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Islam and the Muslims

16 Feb 2002


By Iqbal Jafar

What Islam means, or is made to mean, to the Muslims around the world, is one of the great issues of our times, unsurpassed in the interest that it evokes, the intensity of the feelings that it generates, and in its unforeseeable future ramifications for the world at large.

Since the meaning and purpose of Islam has been politicized by both the Muslims and the non-Muslims, the debate has quietly shifted from the domain of religious and spiritual discourse to that of the political. It is, like any other political debate, being conducted through the media, rather than the academia, where the audience is to be counted in millions rather than hundreds or thousands, and where truth is less interesting than the sensational, the bizarre, and the scandalous.

No wonder, then, that the debate is becoming more and more acrimonious, and Islam is now beginning to be seen as the cause of a powerful divide between the Muslims and non-Muslims, and even amongst the Muslims themselves. There is need, therefore, to understand what Islam means to the Muslims, and whether it is, in fact, a divisive and inhumane ideology that breeds fanatics with morbid obsession for the extermination of the non-believers, and mutilation of the malefactors.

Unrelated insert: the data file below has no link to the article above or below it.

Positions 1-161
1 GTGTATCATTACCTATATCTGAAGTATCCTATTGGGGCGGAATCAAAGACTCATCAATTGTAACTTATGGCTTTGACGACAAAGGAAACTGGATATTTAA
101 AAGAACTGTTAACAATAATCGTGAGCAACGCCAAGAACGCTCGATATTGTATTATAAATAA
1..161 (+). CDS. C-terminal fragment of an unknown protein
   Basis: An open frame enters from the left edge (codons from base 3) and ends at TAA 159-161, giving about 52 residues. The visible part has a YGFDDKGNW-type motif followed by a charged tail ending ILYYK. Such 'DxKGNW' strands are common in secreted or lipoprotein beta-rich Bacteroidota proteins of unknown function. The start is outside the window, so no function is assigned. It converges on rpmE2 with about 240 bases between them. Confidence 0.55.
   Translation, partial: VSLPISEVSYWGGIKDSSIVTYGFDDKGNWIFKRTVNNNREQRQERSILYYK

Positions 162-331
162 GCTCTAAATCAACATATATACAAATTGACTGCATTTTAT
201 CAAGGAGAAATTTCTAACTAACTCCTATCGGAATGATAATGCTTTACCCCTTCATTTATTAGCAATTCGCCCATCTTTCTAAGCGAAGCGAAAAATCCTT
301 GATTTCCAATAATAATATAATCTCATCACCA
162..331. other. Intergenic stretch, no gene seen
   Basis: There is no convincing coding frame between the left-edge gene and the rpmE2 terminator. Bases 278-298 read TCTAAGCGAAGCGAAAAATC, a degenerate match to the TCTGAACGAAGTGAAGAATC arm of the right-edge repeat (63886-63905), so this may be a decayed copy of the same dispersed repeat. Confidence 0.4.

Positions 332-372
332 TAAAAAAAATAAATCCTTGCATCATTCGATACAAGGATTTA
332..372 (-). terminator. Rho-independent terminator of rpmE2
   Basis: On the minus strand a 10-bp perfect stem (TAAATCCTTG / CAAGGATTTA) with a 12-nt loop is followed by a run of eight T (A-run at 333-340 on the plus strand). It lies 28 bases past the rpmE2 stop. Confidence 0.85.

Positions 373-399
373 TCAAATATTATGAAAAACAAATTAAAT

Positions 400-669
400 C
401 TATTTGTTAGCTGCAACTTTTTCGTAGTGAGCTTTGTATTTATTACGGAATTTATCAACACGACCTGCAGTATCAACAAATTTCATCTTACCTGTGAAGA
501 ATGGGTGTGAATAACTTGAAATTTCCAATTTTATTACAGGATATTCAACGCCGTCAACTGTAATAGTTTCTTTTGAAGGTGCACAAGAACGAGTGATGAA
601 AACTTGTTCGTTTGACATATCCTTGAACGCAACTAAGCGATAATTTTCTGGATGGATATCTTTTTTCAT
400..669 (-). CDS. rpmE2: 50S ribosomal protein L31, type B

In the contemporary context there are five different kinds of claimants to the Islamic ideology: one, the jihadis, such as the Al Qaeda, who would like to wage war against those whom they perceive as the enemies of Islam; two, the sectarians, such as the Sipah-e-Sahaba, who wish to dominate the religious domain to the exclusion, even elimination, of other sects that in their view are misguided; three, the relegio-political activists, such as the Taliban, who would like to get hold of the state apparatus, peacefully or otherwise, to establish an Islamic state, though invariably of a narrow sectarian dispensation; four, the proselytizers, such as the Tablighi Jamaat, who would like to convert non-Muslims to the Islamic faith, and the Muslims to their version of Islam; and five, the reformers, such as Allama Iqbal and Ali Shariati, who would like to reconstruct the Islamic thought to evolve a worldview consistent with the spirit of Islam and also with the imperatives of the present stage of the evolution of human society.